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the biggest concern we have is not necessarily let's say a social security number. if you can tie a social security number to high net worth of individual, somebody with popularity, somebody in the media, somebody with a large presence on social media, that is where your value starts to go up for your identity where its being sold on the dark web. for a lot of scammers to make a monetary financial gain some way, shape or form, by selling information on you. can i compromise your facebook accounts, your financial account, with a substantial amount of mon in in it. can we go after specific portions of your life. that starts to increase the cost of your identity. that is what these scammers are definitely going after. one we see very common practice for. being sold all over the time all over the internet pretty much every given second. kristina: given the capital one breach, 100 million people affected seems, in your opinion, you're way more versed in this, do you think this is coming, happening more and more often from a lot of these big, large companies, not protecting our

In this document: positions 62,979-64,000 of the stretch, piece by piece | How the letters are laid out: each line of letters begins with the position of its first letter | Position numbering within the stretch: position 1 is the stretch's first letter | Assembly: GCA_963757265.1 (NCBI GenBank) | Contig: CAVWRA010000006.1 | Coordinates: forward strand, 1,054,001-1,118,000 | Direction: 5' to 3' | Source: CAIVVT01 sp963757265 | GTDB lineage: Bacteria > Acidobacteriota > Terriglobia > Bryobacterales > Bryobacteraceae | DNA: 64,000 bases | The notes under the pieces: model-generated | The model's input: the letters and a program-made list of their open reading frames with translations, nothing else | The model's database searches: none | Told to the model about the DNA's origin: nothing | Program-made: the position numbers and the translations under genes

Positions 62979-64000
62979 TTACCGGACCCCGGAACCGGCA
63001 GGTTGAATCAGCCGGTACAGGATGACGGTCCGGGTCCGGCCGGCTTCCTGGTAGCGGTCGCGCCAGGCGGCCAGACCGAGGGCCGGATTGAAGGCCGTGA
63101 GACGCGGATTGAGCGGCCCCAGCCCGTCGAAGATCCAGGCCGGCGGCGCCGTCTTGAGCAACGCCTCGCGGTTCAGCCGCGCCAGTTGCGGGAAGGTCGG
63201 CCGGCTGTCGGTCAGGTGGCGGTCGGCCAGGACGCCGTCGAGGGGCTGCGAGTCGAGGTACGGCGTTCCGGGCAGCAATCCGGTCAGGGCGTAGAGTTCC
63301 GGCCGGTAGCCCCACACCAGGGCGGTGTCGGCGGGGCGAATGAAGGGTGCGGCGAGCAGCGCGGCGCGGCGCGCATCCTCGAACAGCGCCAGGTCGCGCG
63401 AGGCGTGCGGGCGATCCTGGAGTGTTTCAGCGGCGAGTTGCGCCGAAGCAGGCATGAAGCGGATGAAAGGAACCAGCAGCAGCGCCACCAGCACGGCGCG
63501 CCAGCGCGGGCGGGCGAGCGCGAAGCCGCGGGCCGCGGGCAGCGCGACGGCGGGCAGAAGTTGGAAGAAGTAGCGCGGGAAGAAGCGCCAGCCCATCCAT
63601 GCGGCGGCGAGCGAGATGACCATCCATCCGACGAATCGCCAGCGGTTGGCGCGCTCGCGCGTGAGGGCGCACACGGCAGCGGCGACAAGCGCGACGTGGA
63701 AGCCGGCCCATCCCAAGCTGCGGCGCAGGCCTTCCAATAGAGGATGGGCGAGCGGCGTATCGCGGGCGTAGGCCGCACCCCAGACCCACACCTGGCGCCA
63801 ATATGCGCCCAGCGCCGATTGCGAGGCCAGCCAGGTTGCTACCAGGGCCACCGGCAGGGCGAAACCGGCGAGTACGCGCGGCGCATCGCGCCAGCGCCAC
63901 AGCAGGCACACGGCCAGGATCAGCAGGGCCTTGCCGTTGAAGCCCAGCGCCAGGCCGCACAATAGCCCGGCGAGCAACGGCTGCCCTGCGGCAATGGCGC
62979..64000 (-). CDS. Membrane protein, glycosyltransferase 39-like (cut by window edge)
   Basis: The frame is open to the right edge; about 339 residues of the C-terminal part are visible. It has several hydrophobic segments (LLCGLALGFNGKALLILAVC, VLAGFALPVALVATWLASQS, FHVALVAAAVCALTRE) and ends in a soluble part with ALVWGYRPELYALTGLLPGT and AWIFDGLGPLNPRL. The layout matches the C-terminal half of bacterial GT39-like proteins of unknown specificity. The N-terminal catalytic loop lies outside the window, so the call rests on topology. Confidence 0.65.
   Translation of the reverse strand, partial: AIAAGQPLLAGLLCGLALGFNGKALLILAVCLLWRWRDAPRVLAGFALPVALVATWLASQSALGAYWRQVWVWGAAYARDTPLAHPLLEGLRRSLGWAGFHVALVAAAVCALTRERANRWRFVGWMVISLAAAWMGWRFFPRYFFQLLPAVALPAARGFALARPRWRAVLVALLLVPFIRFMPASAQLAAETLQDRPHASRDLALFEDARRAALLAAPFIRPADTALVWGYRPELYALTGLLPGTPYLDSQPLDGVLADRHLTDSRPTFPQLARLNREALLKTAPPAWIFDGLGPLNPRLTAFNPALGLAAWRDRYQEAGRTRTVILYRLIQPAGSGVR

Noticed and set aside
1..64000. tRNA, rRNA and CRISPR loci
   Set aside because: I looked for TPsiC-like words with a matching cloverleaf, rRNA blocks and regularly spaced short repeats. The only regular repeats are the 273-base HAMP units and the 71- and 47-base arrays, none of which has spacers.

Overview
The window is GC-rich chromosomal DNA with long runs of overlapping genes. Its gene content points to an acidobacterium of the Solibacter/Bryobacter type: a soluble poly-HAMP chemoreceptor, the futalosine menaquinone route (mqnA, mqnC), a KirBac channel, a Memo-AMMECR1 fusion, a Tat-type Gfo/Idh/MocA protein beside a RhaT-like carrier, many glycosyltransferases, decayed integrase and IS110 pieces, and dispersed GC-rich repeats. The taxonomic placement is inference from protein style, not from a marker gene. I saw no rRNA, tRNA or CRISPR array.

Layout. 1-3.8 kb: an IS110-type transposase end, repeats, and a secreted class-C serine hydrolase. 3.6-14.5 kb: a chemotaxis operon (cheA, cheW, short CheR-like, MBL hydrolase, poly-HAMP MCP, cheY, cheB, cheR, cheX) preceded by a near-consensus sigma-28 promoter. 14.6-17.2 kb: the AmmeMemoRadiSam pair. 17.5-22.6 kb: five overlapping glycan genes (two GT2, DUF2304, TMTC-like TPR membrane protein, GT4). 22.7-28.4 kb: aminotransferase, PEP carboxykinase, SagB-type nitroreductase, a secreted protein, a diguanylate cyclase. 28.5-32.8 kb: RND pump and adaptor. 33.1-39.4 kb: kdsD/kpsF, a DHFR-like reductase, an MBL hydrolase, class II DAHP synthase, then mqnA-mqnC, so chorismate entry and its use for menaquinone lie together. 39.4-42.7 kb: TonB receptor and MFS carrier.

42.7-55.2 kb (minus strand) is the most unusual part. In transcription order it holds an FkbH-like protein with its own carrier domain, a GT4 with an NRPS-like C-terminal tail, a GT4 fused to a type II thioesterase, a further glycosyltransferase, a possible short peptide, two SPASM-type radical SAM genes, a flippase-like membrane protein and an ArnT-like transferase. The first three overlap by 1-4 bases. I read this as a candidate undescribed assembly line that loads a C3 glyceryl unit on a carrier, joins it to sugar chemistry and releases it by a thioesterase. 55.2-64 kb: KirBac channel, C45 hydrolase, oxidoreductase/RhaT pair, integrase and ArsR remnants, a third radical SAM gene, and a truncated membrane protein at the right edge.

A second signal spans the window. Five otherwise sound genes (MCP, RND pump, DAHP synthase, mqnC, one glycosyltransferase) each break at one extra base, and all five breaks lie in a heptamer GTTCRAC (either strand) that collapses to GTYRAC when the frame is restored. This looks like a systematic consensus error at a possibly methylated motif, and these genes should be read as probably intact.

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data? >> it is interesting with large companies like capital one. big companies are really struggling with how do they protect all of this information that they have. the larger the company, the harder it is to protect. if it's a small company, relatively easier to protect versus somebody that is global, that has hundreds of of customers. that is a big deal when it comes to security. the lapses of security happen on a regular basis. that is something more common as companies grow so large it is difficult to protect all the systems. my heart goes out to all the defenders out there trying to protect a company doing the rye thing. when a company grows so fast it is becomes more difficult to protect information. there is more they could be doing. at that they prioritize personal information that they're holding for individual people. that's a big one. >> thanks for joining us, david, appreciate it. >> thank you very much, appreciate it. connell: interesting stuff. feeling the domino effect. farmers in america's heartland have been struggling with tariffs and floods. we're reporting on that a lot.